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Unemployment Rate Edges Upward To 8.1% In Connecticut

The jobless rate edged up slightly in June in Connecticut, although small gains were seen in the Bridgeport-Norwalk-Stamford market.
The jobless rate edged up slightly in June in Connecticut, although small gains were seen in the Bridgeport-Norwalk-Stamford market. Photo Credit: File

FAIRFIELD COUNTY, Conn. -- The news was a bit bad in Connecticut when it came to the June jobless numbers: Employment was little changed as the unemployment rate inched higher to 8.1 percent, the state Department of Labor said.

Connecticut saw a small monthly gain of 500 nonfarm jobs, or 0.03 percent, marking the fourth monthly job increase in a row and the fifth monthly gain in the first six months of 2013.

But the state’s unemployment rate edged higher to 8.1 percent in June. The unemployment rate had held steady at 8.0 percent for the four prior months. And Connecticut’s unemployment rate is down four-tenths of a percentage point from June 2012 when it was 8.5 percent.

“The greatly extended public school year due to storm disruptions (Sandy and blizzard) seemed to impact typical seasonal job patterns in education and may have some influence on summer hiring patterns going forward,” said Andy Condon, Director of the Office of Research. “The second wettest June on record in the state may have dampened job growth in some sectors as well.”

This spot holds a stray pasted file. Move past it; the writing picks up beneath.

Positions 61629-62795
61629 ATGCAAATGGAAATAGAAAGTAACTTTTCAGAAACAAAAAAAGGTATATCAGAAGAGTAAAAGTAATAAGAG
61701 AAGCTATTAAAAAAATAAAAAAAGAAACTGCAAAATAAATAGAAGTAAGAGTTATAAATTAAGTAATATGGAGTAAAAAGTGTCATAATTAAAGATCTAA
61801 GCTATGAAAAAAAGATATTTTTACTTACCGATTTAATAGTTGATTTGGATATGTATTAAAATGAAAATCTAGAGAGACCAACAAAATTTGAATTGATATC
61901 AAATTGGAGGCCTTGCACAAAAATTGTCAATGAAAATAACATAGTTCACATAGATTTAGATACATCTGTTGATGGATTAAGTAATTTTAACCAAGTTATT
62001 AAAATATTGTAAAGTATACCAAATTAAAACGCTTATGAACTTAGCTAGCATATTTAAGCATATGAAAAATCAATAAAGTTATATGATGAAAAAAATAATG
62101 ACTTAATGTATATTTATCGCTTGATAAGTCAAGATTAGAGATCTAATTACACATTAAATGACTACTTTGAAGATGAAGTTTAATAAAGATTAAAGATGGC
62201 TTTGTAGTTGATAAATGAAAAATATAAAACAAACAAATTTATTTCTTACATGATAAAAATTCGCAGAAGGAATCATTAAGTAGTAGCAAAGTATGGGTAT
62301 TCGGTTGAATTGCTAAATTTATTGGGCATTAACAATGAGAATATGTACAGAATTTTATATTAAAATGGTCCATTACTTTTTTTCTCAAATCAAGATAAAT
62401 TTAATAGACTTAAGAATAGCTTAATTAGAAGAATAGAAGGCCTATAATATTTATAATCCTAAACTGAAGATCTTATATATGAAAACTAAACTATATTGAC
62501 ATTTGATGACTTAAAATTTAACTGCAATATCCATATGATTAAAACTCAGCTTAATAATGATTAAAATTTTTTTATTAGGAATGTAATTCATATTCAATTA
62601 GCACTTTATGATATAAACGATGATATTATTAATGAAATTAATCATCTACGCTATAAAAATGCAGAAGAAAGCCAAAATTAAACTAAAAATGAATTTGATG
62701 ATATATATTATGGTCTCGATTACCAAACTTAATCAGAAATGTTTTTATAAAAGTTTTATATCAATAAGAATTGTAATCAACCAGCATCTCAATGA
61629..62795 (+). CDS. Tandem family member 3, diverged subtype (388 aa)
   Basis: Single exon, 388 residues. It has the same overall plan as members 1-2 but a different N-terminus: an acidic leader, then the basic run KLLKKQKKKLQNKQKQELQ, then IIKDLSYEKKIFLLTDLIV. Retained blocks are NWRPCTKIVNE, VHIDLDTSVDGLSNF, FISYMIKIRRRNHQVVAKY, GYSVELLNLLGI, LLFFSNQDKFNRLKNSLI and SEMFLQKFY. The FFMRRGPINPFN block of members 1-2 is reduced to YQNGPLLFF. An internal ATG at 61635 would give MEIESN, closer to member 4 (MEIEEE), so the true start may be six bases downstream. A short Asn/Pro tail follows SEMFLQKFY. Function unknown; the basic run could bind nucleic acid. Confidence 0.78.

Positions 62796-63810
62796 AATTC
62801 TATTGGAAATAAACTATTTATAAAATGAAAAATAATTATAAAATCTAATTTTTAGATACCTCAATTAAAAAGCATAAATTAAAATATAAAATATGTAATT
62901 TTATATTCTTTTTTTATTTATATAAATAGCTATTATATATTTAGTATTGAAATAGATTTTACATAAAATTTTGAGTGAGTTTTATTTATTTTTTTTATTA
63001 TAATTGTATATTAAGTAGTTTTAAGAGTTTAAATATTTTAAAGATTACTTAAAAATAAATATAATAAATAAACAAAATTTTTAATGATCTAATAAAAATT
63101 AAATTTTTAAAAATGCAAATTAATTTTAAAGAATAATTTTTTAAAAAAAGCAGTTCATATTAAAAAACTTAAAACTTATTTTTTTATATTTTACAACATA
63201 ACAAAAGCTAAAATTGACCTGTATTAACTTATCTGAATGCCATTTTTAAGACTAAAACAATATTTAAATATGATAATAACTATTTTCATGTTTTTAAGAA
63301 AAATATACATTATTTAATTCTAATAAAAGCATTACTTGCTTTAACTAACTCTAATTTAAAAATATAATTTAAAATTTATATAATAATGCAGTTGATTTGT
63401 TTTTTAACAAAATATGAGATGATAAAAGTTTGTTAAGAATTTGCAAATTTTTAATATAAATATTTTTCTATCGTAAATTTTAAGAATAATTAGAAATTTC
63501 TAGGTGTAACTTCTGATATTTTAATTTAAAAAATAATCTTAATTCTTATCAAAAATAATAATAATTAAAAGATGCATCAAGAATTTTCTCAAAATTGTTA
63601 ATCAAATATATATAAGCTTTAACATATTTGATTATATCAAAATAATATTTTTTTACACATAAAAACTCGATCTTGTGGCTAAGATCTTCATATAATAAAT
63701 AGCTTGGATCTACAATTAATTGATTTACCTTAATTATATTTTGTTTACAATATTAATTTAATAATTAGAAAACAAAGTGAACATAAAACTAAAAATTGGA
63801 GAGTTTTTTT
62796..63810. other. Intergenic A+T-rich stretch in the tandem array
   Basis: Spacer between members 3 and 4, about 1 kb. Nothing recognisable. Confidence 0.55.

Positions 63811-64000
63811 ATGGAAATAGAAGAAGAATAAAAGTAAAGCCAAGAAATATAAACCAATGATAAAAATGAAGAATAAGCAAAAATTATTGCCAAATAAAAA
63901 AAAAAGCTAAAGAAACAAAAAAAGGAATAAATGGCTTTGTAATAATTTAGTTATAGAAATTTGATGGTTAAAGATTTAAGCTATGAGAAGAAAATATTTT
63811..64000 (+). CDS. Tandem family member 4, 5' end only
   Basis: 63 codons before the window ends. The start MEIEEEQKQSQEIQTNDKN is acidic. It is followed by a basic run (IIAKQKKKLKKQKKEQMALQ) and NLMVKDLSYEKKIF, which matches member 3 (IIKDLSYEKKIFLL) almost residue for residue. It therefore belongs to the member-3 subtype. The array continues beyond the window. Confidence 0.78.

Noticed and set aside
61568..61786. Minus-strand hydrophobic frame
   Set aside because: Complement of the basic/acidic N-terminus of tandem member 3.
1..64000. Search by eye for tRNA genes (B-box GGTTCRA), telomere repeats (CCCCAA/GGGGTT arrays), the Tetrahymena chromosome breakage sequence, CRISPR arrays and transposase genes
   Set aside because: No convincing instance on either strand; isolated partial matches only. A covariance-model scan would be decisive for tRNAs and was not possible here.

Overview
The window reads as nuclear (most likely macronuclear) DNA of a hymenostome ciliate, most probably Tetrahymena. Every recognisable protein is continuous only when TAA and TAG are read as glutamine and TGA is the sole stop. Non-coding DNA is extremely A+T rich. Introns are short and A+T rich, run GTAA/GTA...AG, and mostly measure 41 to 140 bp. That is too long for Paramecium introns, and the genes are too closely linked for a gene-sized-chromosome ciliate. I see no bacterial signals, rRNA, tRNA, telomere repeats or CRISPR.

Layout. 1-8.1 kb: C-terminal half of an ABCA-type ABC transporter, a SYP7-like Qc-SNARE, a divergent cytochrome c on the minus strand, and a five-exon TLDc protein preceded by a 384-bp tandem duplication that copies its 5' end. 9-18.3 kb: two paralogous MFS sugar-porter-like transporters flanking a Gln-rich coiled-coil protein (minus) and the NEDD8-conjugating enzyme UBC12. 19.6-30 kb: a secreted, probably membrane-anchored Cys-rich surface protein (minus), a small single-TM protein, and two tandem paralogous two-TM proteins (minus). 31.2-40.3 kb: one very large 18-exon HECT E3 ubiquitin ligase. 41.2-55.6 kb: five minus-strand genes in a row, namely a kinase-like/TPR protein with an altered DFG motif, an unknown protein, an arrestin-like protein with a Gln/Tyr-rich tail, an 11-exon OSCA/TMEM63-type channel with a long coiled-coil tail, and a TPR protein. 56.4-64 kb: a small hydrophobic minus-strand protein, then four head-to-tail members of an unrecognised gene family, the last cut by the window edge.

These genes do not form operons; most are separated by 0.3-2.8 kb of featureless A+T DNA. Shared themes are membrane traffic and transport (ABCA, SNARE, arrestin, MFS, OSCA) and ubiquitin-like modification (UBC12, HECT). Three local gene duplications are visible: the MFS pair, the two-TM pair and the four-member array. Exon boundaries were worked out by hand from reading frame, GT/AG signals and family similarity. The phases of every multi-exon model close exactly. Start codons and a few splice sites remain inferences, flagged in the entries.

Four of the six major Connecticut Labor Market Areas recorded job gains in June, while two posted losses:

  • The two largest areas, the Bridgeport-Stamford-Norwalk LMA (with 3,000 new jobs, or 0.7 percent, considered statistically significant) and the Hartford-West Hartford-East Hartford LMA (with 2,700 new jobs, or 0.5 percent) performed the best in job growth in June,
  • The Norwich-New London LMA (with 1,300 new jobs, or 1.0 percent) and the Waterbury LMA (with 400 new jobs, or 0.6 percent) added jobs as well.
  • The New Haven LMA (with a loss of 2,500 jobs, or 0.9 percent) was the largest declining area and the job loss was considered statistically significant. The Danbury LMA (with a loss of 100 jobs, or -0.2 percent) was just slightly down.

Connecticut has now recovered 58,700 positions, or 48.4 percent of the 121,200 seasonally adjusted total nonfarm jobs that were lost in the state in the March 2008 to February 2010 employment recession. The Connecticut jobs recovery is now 40 months old and is averaging 1,468 jobs per month since February 2010.

The preliminary estimates were calculated by the U.S. Bureau of Labor Statistics and released by the Connecticut Department of Labor, Office of Research.

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